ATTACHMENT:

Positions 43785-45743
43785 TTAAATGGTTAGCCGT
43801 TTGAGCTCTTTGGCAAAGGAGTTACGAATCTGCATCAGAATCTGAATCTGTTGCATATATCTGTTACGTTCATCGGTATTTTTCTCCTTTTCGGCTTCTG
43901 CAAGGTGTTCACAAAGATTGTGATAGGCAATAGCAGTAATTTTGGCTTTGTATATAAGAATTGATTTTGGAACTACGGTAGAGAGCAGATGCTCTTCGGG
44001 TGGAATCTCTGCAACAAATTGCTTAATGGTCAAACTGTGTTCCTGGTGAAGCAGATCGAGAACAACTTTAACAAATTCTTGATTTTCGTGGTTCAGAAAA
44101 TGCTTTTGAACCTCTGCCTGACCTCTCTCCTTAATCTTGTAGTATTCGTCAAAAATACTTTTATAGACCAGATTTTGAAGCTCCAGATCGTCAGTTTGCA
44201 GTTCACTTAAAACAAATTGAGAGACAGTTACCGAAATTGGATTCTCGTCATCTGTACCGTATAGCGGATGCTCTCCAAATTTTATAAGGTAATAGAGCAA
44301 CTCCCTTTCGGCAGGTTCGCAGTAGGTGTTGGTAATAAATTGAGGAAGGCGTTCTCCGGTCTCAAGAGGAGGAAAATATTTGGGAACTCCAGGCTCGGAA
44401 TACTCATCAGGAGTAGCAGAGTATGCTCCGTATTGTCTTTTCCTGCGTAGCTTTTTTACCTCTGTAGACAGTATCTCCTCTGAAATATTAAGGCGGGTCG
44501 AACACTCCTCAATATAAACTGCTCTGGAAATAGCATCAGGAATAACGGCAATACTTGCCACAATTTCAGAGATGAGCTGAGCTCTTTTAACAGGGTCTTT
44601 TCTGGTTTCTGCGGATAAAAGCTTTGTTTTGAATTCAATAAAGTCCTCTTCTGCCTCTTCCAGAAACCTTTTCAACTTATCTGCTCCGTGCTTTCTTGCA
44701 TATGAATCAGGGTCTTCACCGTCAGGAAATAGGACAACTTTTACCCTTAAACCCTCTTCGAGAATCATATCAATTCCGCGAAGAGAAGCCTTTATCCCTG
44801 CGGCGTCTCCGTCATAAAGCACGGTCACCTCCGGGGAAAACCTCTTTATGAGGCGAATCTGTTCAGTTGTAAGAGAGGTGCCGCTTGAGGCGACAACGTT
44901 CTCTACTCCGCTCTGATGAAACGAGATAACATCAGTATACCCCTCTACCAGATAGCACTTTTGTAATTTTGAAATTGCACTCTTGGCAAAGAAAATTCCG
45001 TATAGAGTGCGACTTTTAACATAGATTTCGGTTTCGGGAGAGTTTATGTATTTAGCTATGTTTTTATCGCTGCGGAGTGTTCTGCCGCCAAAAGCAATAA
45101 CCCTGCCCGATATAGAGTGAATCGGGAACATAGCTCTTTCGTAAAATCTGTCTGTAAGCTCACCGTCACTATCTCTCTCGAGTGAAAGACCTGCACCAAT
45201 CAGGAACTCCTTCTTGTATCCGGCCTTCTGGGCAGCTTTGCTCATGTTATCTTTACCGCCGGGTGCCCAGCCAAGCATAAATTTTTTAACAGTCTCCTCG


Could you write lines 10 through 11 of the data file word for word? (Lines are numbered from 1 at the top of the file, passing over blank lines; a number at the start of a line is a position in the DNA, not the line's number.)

44501 AACACTCCTCAATATAAACTGCTCTGGAAATAGCATCAGGAATAACGGCAATACTTGCCACAATTTCAGAGATGAGCTGAGCTCTTTTAACAGGGTCTTT
44601 TCTGGTTTCTGCGGATAAAAGCTTTGTTTTGAATTCAATAAAGTCCTCTTCTGCCTCTTCCAGAAACCTTTTCAACTTATCTGCTCCGTGCTTTCTTGCA